Bringing an outside perspective to American experimental music, the German composer Walter Zimmermann published Desert Plants: Conversations with 23 American Musicians in 1976, an invaluable collection of discussions with some of the most influential and consequential voices in American music of the late 20th century. Long out-of-print, this new edition from Beginner Press and MusikTexte presents the volume with its original design and typeface, but adds a CD featuring mp3s of each conversation with the likes of John Cage, Morton Feldman, Pauline Oliveros, Alvin Lucier, Joan La Barbara, and Charlemagne Palestine, making it an essential study!
Walter Zimmermann ranks among the greatest living composers not only in his native Germany, but worldwide. Fueled by an insatiable curiosity, he pushed beyond his rigorous education in European contemporary music, first studying under Werner Heider and working in his Ars Nova Ensemble before attending Kölner Kurse für Neue Musik under the tutelage of Mauricio Kagel, and later exploring electronic music at the Institute of Sonology in Utrecht (with O.E. Laske) and the Jaap Kunst Center of Ethnology in Amsterdam.
In 1972 he encountered the music of Cage, Reich, Tudor, and the Sonic Arts Union, among others, during a festival in Bremen. Bewitched by the maverick spirit of American experimental music, he began to explore his roots in Germany’s Franconia region through a Transcendentalist perspective, which would result in the bracingly original cycle Lokale Music (1977-1981).
He made his first trip to the US in 1974 to study computer music, but back in Cologne in the fall of 1975 he decided to return to delve deeper into a scene that was largely inaccessible from Europe.
Armed with a few direct contacts, a Uher Report tape deck and a couple of microphones, he set out for the States, where he would eventually conduct interviews with key figures, whether icons like John Cage, Christian Wolff, and Morton Feldman, or radical performer-composers like Alvin Lucier, Charlemagne Palestine, and Pauline Oliveros.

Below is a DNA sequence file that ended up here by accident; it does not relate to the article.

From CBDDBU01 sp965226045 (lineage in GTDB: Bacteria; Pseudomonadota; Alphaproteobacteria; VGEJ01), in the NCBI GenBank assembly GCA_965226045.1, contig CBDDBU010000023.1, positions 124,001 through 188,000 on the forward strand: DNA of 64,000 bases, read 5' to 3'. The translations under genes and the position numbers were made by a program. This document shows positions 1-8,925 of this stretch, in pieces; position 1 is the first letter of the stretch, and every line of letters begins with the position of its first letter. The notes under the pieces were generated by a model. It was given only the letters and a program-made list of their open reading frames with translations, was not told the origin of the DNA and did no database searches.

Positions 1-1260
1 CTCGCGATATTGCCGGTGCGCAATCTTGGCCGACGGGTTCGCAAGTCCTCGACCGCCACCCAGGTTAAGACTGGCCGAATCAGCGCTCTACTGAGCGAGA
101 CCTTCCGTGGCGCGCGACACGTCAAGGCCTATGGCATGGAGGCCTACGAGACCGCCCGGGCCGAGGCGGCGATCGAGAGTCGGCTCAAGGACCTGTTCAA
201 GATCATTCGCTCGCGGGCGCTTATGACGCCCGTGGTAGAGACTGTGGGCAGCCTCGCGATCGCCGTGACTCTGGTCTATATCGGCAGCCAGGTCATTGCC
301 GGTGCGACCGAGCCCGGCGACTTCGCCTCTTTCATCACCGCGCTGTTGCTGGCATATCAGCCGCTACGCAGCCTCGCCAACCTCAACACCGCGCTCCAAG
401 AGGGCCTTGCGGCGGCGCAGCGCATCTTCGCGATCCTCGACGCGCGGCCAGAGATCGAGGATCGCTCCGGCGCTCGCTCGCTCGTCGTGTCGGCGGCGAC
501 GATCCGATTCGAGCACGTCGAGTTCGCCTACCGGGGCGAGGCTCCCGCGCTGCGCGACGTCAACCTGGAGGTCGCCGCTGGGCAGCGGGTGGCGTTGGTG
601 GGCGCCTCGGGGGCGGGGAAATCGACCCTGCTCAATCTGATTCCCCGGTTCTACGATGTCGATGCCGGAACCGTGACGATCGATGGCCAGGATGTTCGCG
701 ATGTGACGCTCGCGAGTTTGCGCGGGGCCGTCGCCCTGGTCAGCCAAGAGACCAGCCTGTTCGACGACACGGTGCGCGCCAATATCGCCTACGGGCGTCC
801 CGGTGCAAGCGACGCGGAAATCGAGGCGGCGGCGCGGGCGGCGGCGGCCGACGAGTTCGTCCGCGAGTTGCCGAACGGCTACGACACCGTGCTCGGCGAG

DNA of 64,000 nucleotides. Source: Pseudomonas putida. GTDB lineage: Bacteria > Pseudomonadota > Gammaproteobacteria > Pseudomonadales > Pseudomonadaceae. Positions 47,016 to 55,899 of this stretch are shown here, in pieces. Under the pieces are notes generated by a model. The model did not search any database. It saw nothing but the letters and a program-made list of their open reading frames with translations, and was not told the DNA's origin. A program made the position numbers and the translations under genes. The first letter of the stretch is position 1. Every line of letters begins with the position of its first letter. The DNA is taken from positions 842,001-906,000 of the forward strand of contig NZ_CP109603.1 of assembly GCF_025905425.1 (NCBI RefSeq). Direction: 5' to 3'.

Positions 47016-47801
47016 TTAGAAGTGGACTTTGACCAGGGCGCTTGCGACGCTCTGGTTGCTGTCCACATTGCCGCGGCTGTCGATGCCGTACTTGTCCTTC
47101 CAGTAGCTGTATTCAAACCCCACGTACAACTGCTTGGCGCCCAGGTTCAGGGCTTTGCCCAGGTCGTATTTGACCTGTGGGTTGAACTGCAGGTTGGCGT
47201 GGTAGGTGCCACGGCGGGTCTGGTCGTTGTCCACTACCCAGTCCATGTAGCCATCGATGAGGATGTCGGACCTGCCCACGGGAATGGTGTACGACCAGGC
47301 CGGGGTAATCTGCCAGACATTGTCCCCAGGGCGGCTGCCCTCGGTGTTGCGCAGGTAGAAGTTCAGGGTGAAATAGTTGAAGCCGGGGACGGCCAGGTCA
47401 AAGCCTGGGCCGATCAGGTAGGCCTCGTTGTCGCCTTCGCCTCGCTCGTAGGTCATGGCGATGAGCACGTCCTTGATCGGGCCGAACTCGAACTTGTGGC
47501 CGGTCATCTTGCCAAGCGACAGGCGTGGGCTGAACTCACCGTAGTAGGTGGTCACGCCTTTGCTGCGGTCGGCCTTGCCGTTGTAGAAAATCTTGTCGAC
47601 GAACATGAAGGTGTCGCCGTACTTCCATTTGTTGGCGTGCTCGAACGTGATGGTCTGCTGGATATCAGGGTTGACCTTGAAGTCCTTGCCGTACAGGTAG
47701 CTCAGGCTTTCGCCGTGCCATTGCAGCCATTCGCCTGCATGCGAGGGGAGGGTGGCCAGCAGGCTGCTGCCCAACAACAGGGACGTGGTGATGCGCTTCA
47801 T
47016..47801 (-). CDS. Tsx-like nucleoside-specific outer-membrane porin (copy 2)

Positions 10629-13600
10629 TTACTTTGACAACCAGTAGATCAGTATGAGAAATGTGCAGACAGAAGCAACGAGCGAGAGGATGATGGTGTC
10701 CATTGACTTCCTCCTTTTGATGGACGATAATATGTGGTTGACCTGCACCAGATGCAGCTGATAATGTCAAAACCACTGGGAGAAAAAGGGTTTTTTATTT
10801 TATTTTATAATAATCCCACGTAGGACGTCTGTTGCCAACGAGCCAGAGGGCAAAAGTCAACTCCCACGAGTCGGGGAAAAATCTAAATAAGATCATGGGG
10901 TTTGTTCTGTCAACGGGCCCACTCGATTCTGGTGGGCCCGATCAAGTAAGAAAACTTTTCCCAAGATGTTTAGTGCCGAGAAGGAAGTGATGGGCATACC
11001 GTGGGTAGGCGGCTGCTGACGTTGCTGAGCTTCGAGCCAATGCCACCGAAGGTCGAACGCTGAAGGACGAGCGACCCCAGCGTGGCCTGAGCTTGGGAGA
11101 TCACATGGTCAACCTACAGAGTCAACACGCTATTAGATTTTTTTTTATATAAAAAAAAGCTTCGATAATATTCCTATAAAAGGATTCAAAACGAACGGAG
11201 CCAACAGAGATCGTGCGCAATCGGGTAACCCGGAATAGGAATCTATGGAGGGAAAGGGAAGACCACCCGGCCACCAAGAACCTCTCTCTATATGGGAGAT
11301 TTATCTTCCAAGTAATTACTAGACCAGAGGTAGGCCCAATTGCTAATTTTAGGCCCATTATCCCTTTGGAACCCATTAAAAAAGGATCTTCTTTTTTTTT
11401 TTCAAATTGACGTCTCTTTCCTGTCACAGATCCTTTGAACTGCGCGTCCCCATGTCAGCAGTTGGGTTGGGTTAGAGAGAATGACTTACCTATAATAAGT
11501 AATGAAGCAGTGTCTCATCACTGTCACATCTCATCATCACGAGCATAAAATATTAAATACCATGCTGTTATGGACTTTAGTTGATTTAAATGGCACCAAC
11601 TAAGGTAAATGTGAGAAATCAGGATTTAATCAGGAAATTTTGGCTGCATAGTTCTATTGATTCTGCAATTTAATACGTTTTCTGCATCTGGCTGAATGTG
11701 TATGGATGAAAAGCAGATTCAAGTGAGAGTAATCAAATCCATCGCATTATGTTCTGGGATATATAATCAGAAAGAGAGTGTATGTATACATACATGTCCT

The following year he self-published Desert Plants: Conversations with 23 American Musicians, which instantly served to delineate and illustrate the diverse, rapidly evolving American experimental tradition dating back to Charles Ives, a key influence for Zimmermann. The interviews also helped him refine and develop his own ideas as a composer.
The conversations were transcribed by Carol Byl and typeset with an IBM Selectric typewriter font. After the small initial edition, with cover art by composer Michael von Biel, sold out, it was republished by the Aesthetic Research Center in Vancouver, Canada —but the volume has long been out-of-print.
The unedited transcriptions —which left “ahs,” “uhs,” and coughs intact— stand apart from typical music journalism for their conversational nature and the interlocutor’s artistic mindset.
Zimmermann celebrated the spirit of stubborn independence and freedom engendered by his subjects, titling the book after the adaptive rigor of flora thriving in harsh conditions.
“So I found out what they have in common besides being different.
The ways of subsistence.
How to survive under hard conditions and the resulting beauty and vigour of this existence, which is one precondition for the necessary revolutionary changes.
This book is dedicated to the memory of Harry Partch, because I feel that he lived in the essence all that of what it means:
to be a desert plant”
This new edition, also co-produced by Mode Records which reissued the composer’s Lokale Music in 2019, retains the original design and typeface —with a few typos corrected— while adding invaluable audio documentation: a CD containing mp3 files of each interview.
The book resonates more now than ever, capturing an indomitable character, larded with idiosyncratic stories and perspectives, of a diverse school of composers largely thriving outside of an institutional framework.
The heart of the publication includes discussions with Larry Austin, Robert Ashley, Jim Burton, John Cage, Philip Corner, Morton Feldman, Philip Glass, Joan La Barbara, Garrett List, Alvin Lucier, John McGuire, Charles Morrow, J.B. Floyd (on Conlon Nancarrow), Pauline Oliveros, Charlemagne Palestine, Ben Johnston (on Harry Partch), Steve Reich, David Rosenboom, Frederic Rzewski, Richard Teitelbaum, James Tenney, Christian Wolff, and La Monte Young.
Reich, who then rejected interviews, instead provided an original note on his Music for 18 Musicians, while the exchange with Young focuses on his refusal to talk about his work without being financially compensated for his time. The 378-page book also includes scores, photographs, and other correspondences with Zimmermann.